The good news is that I believe homes will continue to sell for the next several months.  The key to your sales is the same as always:

1.  Property condition:  There are a lot of homes still on the market; to make yours stand out from the others be sure it is 100% clean, clutter free and well maintained inside and outside.  Be sure the outdoor space is appealing with a well cut lawn, mulched flower beds and trimmed bushes.

2.  Marketing:  The majority of home buyers begin their search on-line.  Be sure that your home is marketed heavily on the internet.  You should be sure to have your home listed onto the MLS either list it yourself with a great flat fee MLS listing service such as http://www.justlistem.com or find a strong realtor.  Your home should be listed on craigslist, zillow and trulia along with the MLS.  In addition to internet marketing and the MLS, be sure you have a property flyer along side a great for sale sign that is easily read when people are driving by your home.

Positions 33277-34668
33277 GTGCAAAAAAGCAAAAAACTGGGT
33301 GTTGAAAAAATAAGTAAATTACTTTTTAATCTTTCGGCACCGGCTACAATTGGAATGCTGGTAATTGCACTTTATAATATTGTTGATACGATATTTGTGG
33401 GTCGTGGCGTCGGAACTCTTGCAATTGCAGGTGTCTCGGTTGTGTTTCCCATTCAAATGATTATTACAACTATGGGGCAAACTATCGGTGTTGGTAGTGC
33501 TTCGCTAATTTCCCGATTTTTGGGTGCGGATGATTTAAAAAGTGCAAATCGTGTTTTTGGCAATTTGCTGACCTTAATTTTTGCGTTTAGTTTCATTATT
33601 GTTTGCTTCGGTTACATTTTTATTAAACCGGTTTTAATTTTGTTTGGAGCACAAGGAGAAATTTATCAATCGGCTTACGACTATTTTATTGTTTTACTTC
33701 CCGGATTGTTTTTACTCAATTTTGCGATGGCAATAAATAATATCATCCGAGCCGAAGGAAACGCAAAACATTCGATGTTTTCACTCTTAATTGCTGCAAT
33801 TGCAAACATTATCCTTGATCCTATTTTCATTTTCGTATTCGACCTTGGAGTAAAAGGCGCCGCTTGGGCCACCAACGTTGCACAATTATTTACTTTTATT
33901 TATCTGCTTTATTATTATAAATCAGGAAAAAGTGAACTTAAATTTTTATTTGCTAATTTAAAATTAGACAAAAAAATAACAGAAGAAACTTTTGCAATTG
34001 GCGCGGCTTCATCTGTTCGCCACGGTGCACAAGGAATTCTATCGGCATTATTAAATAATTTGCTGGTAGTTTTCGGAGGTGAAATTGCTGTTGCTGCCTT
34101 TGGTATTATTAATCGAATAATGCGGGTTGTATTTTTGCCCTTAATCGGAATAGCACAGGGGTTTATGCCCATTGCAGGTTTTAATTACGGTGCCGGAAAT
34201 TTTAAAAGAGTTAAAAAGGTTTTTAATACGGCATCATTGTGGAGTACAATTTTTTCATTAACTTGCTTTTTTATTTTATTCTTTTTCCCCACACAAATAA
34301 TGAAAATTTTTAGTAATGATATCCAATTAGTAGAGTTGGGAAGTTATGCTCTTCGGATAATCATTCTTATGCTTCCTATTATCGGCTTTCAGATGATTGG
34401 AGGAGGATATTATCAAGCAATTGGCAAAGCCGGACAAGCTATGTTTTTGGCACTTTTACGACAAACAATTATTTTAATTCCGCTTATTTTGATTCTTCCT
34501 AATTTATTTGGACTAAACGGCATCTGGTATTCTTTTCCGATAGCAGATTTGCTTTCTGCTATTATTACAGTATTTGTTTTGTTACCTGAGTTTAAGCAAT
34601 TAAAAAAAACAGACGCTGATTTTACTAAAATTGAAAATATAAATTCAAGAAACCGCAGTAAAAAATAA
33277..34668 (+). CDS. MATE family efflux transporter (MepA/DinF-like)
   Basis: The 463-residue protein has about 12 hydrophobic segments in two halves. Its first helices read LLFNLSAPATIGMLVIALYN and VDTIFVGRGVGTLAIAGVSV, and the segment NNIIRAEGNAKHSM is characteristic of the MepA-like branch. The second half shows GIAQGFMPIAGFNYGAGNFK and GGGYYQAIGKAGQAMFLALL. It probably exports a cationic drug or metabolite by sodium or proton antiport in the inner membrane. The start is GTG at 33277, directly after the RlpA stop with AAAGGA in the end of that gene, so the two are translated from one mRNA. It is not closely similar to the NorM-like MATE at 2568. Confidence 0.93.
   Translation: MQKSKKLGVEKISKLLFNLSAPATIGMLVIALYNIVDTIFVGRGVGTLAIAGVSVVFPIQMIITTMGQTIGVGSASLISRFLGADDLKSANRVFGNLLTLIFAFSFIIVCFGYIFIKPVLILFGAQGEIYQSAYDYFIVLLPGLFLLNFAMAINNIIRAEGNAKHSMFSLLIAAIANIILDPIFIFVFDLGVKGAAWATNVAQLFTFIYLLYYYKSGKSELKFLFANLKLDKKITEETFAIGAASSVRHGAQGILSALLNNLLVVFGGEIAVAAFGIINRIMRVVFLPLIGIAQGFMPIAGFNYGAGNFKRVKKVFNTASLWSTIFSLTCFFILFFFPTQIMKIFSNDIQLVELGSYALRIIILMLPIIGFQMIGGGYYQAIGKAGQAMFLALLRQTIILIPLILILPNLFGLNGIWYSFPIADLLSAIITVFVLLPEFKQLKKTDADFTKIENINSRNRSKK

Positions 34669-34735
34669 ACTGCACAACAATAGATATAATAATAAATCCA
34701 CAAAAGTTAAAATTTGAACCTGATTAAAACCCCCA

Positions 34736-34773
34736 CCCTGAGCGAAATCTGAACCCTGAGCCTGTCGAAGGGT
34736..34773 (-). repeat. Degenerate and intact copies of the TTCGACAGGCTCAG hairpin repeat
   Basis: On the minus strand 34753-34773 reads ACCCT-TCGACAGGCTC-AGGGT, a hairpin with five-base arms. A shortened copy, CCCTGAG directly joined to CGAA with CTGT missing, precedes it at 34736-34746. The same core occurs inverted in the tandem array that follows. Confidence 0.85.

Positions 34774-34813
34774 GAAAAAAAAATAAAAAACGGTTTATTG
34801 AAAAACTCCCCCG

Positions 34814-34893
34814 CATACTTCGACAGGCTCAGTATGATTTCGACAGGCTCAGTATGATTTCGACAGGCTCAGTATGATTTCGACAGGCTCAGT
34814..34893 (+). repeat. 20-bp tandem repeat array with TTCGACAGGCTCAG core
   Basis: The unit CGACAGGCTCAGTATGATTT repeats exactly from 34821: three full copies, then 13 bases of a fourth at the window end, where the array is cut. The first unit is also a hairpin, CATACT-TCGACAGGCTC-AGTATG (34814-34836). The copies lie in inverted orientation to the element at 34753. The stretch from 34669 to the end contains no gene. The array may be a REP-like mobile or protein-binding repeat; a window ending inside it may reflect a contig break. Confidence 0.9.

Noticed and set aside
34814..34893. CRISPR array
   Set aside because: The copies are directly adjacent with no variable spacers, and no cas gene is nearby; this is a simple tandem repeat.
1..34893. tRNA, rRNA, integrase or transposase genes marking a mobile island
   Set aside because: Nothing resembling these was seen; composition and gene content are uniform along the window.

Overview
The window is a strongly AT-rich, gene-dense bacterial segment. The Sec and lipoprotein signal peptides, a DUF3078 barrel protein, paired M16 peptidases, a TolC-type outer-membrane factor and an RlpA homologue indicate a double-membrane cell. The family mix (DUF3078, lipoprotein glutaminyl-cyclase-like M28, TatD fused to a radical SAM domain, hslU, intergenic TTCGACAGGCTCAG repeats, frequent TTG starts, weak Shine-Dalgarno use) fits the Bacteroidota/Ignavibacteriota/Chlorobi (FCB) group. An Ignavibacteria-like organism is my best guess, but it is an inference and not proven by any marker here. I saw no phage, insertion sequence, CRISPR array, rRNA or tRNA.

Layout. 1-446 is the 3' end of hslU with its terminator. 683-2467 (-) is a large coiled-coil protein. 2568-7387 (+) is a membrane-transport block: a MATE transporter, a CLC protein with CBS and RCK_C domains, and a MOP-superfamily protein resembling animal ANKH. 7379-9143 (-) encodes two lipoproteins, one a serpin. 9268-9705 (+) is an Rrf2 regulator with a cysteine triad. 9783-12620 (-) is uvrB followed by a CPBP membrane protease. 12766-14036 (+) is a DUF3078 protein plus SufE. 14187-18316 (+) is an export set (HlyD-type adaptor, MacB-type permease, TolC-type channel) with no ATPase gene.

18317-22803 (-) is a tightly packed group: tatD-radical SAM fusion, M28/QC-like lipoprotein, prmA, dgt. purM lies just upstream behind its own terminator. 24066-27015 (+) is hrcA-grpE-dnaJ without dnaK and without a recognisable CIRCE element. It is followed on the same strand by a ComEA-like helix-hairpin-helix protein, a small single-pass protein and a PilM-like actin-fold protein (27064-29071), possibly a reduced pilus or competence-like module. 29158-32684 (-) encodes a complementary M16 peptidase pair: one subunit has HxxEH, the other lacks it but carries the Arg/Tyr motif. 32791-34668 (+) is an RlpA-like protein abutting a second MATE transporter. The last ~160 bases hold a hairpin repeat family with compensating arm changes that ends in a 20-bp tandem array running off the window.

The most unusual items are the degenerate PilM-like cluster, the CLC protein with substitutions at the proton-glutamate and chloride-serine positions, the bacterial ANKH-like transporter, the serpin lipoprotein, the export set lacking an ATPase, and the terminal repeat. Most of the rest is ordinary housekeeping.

3.  Price:  In this market you need to consider your listing price carefully.  Take time to review the comparables of recent homes sold in your neighborhood, speak to a strong Realtor or simply have it appraised.  You will want to price your home competetively and be sure to offer the new Buyer assistance with their closing costs to make it easy for them to purchase your home.

Sit back, relax and enjoy this perfect storm.  There should continue to be strong sales for the next several months due to low interest rates, readily available grant funds and the continued great opportunities to buy.

What do you think the impact of no longer having the $8,000 first time home buyers tax rebate will be?  Leave me your opinions in the comments.  I would love to know your thoughts.

Advertisements

invest-now.jpgThe Senate has agreed to extend the first time home buyers tax credit.   Approximately 1.5 Million first time home buyers have taken advantage of the rebate in 2009.  The rebate allows first time home buyers to capture the $8,000 rebate.   The Senators have agreed that the tax rebate be extended to April 2010.  Next up is the vote of the House.  The House is expected to accept the package and send it to the President for signature.  It is expected that President Obama will gladly sign the extension.  In addition to the extension of the $8,000 tax rebate, they have agreed to expand the tax rebate to repeat buyers for a total of $6,500.